Numbers And Counting In Basque

Numbers And Counting In Basque

When learning a new language, it’s essential to learn how to count and use numbers. They are some of the first words that you’ll need to know in order to communicate basic information such as age, time, and quantity.

In Basque, it’s no different. There are several forms that numbers take, and you’ll need to learn them all if fluency is your goal.

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We know this topic isn’t the most glamorous, but it’s extremely important, and we feel you should get it out of the way early. That’s where we come in.

In this guide, we’ll introduce you to the different types of numbers in Basque. You’ll learn how to count and what to use each type of number for. We’ve separated everything into categories for easy navigation.

Cardinal numbers in Basque

Numbers 1-20 Basque poster

Cardinal numbers are the numbers we use for counting. They tell us how many of something there are. They’re numbers in their most common and basic form, and the ones you’re most likely to encounter.

In Basque, numbers 1-20 are relatively straightforward, though things do get a little complicated as you start to count higher. There is a pattern, however, which we’ll discuss below.

Making “the teens” in Basque is done pretty much how it’s done in most languages – by taking “hamar” (“ten” in Basque), removing the letter “r”, and adding numbers 2-7 to it. For example: “thirteen” = “hamahiru” (hamar -r +hiru).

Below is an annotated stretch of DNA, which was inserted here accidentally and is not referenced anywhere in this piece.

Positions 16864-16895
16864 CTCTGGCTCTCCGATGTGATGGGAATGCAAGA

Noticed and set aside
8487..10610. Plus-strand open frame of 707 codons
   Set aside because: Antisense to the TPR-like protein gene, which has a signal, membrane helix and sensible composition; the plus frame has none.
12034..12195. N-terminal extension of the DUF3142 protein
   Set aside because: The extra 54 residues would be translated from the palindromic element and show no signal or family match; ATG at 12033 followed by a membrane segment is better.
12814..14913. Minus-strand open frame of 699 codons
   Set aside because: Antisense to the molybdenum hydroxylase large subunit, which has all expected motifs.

“Eleven” is a bit different, as it’s actually “hamaika”.

Numbers “eighteen” and “nineteen” also have slightly different formations. Instead of “hama-” they get “heme”; and nineteen changes further, becoming “hemeretzi”.

Tens in Basque

This aspect of the counting system will take some getting used to (unless you’re familiar with the bizarre system French uses). They’re not the same, but they’re similar.

Numbers 30, 50, 70, and 90 in Basque are formed by taking the 20, 40, 60, and 80 respectively, adding the suffix “-ita”, then adding 10 (hamar). From there, if you want to make tens with units, you use teens.

For example: 73 = 60 + 13 (hirurogeita hamahiru).

See, we told you it’s complicated! But have a look at the table below, as it should help clear things up.

Cardinal Numbers (English) Zenbaki Kardinalak (Basque)
zero zero
one bat
two bi
three hiru
four lau
five bost
six sei
seven zazpi
eight zortzi
nine bederatzi
ten hamar
eleven hamaika
twelve hamabi
thirteen hamahiru
fourteen hamalau
fifteen hamabost
sixteen hamasei
seventeen hamazazpi
eighteen hemezortzi
nineteen hemeretzi
twenty hogei
twenty-one hogeita bat
twenty-two hogeita bi
thirty hogeita hamar
thirty-one hogeita hamaika
thirty-two hogeita hamabi
forty berrogei
fifty berrogeita hamar
sixty hirurogei
seventy hirurogeita hamar
eighty laurogei
ninety laurogeita hamar
hundred ehun
one hundred and one ehun eta bat
one hundred and twenty-five ehun eta hogeita bost
two hundred berrehun
three hundred hirurehun
four hundred laurehun
five hundred bostehun
six hundred seiehun
seven hundred zazpiehun
eight hundred zortziehun
nine hundred bederatziehun
thousand mila
million milioi bat

Ordinal numbers in Basque

Ordinal numbers refer to the order of things. In other words, they tell us which position something occupies in a sequence. You’ll need these when talking about the date, among other things.

In Basque, ordinal numbers are formed by taking the cardinal number and adding “-garren” to the end of it. For example: “fourth” = “laugarren“. The only exception to this rule is “first”, which in Basque is “lehen”.